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Performance of computed tomography versus chest radiography in patients with pulmonary tuberculosis with and without diabetes at a tertiary hospital in Riyadh, Saudi Arabia

Authors Alkabab YM, Enani MA, Indarkiri NY, Heysell SK

Received 16 September 2017

Accepted for publication 21 November 2017

Published 3 January 2018 Volume 2018:11 Pages 37—43


Checked for plagiarism Yes

Review by Single-blind

Peer reviewers approved by Dr Akshita Wason

Peer reviewer comments 2

Editor who approved publication: Dr Eric Nulens

Yosra M Alkabab,1 Mushira A Enani,2 Nouf Y Indarkiri,3 Scott K Heysell1

1Department of Medicine, Division of Infectious Diseases and International Health, University of Virginia, Charlottesville, VA, USA; 2Department of Infectious Diseases, King Fahad Medical City, 3Department of Family Medicine, Prince Sultan Military Medical City, Riyadh, Saudi Arabia

Background: Prior research suggests that diabetes mellitus (DM) is associated with increasing risk for developing cavitary lung disease in patients with pulmonary tuberculosis (TB). Additionally, chest computed tomography (CT) scan may be more sensitive than chest X-ray in detecting cavitary disease in such patients. The aim of this study was to compare the performance of chest CT to chest X-ray in detecting cavitary lung disease and to compare the frequency of cavities between TB patients with DM and without DM.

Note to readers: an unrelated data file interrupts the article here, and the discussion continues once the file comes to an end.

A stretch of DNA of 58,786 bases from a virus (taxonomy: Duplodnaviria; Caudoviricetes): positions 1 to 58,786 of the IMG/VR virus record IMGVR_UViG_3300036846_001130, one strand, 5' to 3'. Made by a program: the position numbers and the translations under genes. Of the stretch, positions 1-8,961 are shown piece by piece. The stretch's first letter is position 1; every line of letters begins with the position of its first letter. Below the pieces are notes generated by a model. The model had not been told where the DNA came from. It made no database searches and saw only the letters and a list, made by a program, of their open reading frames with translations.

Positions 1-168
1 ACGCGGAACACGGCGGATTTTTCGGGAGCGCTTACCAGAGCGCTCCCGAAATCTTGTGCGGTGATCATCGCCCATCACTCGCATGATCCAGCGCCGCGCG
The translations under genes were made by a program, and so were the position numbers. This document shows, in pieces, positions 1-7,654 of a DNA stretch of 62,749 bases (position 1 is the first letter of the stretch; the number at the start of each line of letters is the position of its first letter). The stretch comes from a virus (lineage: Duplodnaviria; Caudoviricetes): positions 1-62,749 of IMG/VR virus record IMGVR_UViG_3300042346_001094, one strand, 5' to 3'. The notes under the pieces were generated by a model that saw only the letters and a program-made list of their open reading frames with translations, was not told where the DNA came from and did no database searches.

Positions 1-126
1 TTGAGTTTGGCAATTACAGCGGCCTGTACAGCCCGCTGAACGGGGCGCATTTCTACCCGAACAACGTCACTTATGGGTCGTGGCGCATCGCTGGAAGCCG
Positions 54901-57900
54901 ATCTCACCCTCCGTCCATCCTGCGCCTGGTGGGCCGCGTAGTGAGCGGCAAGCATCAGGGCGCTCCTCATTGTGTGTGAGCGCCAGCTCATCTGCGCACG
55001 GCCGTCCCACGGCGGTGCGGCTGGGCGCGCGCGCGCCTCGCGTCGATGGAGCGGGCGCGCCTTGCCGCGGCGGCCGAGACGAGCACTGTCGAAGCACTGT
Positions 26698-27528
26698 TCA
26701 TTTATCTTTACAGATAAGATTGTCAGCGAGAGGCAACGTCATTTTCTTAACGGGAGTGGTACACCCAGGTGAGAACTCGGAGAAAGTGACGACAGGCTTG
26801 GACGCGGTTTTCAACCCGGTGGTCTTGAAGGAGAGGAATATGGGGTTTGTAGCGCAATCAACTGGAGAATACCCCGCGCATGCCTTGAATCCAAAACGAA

Patients and methods: We conducted a retrospective cohort study at King Fahad Medical City, Riyadh, Saudi Arabia, from January 2004 to December 2015. We included patients aged 18 years and older with a positive sputum culture for Mycobacterium tuberculosis, and their medical charts were reviewed from admission to discharge.
Results: Of the 133 patients who met the inclusion criteria, 38 (28.6%) patients were known to have DM and were compared with 95 (71.4%) patients without DM. DM patients with glycated hemoglobin (HbA1c) >6.5% had significantly more cavitary lesions when compared to all patients (with or without DM) with HbA1c <6.4% and/or random blood sugar <200 mg/dL. Furthermore, CT was able to detect lung cavities in 58.8% of the patients who had negative chest X-ray findings for cavities.
Conclusion: The presence of lung cavities was significantly associated with the presence of DM and levels of HbA1c in patients with pulmonary TB. CT scan in those with normal radiography increased the detection of cavities.

Keywords: diabetes, pulmonary tuberculosis, lung cavities, computed tomography

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